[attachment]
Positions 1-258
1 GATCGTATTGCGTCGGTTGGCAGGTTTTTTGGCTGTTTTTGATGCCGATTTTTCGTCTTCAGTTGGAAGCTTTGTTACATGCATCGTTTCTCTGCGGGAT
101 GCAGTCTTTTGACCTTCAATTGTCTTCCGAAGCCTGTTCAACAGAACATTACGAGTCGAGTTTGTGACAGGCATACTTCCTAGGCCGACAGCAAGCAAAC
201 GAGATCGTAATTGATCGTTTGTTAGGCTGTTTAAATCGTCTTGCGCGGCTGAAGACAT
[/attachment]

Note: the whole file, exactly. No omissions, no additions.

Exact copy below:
Positions 1-258
1 GATCGTATTGCGTCGGTTGGCAGGTTTTTTGGCTGTTTTTGATGCCGATTTTTCGTCTTCAGTTGGAAGCTTTGTTACATGCATCGTTTCTCTGCGGGAT
101 GCAGTCTTTTGACCTTCAATTGTCTTCCGAAGCCTGTTCAACAGAACATTACGAGTCGAGTTTGTGACAGGCATACTTCCTAGGCCGACAGCAAGCAAAC
201 GAGATCGTAATTGATCGTTTGTTAGGCTGTTTAAATCGTCTTGCGCGGCTGAAGACAT